FIG. 11 illustrates a subsequent exemplary step in which lift system 101 is raised along the “a” direction with respect to conveyor belt 100, to a level P2 at which point supports 105 b engage substrate 104 b. As with substrate 104 c, once substrate 104 b comes into contact with lift system 101, fine adjustments to the substrate position may be performed to facilitate optimal placement of wafer 104 b within cell 1 b. Notably, as illustrated in FIG. 11, during placement of substrate 104 b, substrate 104 a remains suspended above its cell supports and need not be optimally aligned within cell 1 a.

FIG. 12 illustrates a subsequent exemplary step in which the bottom of lift system 101 is raised along the “a” direction with respect to conveyor belt 100, to a level P3, at which point supports 105 a engage substrate 104 a. As with substrates 104 c and 104 b, once the substrate 104 a comes into contact with lift system 101, fine adjustments to the substrate position may be performed to facilitate optimal placement of wafer 104 a within cell 1 a.

In the embodiment detailed above with respect to FIGS. 9-12, the combination of S and h is configured to provide sufficient space for conveyor 100 to be inserted into lift system 101, to transport substrates 104 into rough alignment within respective cells 1 a-1 c, and to place each substrate on respective supports 105 a-c of the given cell 1 a-c. In some configurations of the invention, this may require that the sum of staggers between each set of adjacent cells across all the columns of the lift system, Stot, be less than the cell height h, as indicated in FIG. 12.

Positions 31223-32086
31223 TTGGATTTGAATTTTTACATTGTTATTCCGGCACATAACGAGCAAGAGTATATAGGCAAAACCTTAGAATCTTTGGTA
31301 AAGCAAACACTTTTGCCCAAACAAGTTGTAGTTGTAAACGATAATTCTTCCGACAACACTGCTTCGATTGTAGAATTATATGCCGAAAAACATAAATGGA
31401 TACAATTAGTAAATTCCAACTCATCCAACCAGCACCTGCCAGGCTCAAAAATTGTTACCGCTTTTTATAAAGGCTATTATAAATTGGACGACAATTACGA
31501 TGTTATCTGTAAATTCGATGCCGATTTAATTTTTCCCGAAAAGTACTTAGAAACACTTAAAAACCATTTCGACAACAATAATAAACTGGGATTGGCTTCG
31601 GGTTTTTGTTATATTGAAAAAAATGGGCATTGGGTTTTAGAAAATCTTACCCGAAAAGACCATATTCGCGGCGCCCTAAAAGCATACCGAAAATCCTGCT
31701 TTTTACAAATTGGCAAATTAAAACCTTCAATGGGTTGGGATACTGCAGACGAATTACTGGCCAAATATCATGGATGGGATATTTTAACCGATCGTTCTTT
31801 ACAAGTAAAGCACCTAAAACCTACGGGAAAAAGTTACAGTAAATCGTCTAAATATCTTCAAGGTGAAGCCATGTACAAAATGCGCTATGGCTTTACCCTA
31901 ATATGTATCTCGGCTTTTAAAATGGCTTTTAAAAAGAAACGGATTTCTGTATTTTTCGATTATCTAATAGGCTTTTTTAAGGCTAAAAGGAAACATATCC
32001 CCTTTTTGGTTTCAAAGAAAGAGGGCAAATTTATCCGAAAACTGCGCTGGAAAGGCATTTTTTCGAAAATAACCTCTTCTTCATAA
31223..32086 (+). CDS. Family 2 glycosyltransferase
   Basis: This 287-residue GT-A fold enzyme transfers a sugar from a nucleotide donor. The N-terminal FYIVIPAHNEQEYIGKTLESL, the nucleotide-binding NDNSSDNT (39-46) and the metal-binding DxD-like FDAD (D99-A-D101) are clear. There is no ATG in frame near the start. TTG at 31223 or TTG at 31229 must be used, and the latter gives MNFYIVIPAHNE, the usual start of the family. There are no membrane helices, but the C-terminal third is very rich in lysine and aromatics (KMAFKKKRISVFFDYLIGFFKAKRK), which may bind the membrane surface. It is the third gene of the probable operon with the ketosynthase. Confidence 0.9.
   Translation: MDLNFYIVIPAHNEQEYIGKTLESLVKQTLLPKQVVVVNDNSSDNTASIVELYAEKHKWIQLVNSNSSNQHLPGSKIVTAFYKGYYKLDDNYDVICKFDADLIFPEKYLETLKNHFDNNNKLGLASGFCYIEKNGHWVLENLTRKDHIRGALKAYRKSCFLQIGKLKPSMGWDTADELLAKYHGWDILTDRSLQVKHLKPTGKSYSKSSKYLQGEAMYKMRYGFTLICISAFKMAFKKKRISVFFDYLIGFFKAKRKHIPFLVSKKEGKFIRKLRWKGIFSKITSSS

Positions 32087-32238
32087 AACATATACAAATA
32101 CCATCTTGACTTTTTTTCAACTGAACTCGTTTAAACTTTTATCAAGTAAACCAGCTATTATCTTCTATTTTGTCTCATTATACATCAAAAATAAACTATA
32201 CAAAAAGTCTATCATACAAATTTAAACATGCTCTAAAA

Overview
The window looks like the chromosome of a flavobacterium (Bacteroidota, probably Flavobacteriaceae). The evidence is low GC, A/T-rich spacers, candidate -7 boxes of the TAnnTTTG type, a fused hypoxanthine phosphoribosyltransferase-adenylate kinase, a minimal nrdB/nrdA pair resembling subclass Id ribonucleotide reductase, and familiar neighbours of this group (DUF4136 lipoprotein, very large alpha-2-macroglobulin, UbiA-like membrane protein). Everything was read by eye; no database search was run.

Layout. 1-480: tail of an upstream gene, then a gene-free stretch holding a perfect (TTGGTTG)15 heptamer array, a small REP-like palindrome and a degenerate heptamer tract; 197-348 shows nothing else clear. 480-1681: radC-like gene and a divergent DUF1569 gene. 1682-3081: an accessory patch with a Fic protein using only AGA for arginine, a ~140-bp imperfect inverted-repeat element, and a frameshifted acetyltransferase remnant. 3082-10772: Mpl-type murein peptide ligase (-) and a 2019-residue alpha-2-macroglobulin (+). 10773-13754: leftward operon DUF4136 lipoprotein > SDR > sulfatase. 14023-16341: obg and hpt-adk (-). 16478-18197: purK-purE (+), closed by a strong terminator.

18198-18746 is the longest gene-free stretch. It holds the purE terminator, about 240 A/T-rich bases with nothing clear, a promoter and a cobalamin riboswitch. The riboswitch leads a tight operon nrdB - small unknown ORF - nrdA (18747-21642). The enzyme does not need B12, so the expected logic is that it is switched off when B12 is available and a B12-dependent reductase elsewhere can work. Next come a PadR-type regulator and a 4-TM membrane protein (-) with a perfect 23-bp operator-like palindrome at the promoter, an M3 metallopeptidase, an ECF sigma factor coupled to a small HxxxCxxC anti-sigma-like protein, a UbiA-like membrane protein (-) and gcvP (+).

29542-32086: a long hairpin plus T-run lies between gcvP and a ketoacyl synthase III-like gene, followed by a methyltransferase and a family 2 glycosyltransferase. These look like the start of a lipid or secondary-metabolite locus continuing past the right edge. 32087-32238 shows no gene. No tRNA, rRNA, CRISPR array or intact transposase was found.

In some embodiments of the present invention, a workpiece processing system includes a loading and an unloading workpiece handling system that may each be configured, for example, similar to system 10 of FIG. 3 a. In one embodiment, a first workpiece handling system is configured to load a processing station, such as an ion implantation system, and a second workpiece handling system is configured to unload the processing station. The workpiece processing system may be configured such that the order that workpieces are received for processing is preserved after the processing step, which may be crucial for correctly processing of workpieces.

FIG. 13 b is a process flow illustrating exemplary steps involved in a workpiece handling process for an ion implantation process, according to an embodiment of the present invention that employs both a loading and unloading workpiece handling system. In this context, the terms “loading” and “unloading” refer to a set of operations performed to transport workpieces to an implantation station before ion implantation, and a set of operations performed to transport workpieces from an implantation station after ion implantation, respectively.

In accordance with the process of FIG. 13 b, a workpiece 104 may be moved from a loading cassette (not shown in the figures) to a loading linear conveyor belt 100, thence to a loading lift system 101, thence to a loading pick blade 102, and to an implantation station. After implantation, the workpieces 104 may be moved to an unloading pick blade 102, thence to an unloading lift system 101, thence to an unloading linear conveyor belt 100, and to an unloading cassette (not shown in the figures). In embodiments of the invention, the unloading and loading components may be the same components, or, alternatively, the loading components may constitute a loading system that is separate from an unloading system's components.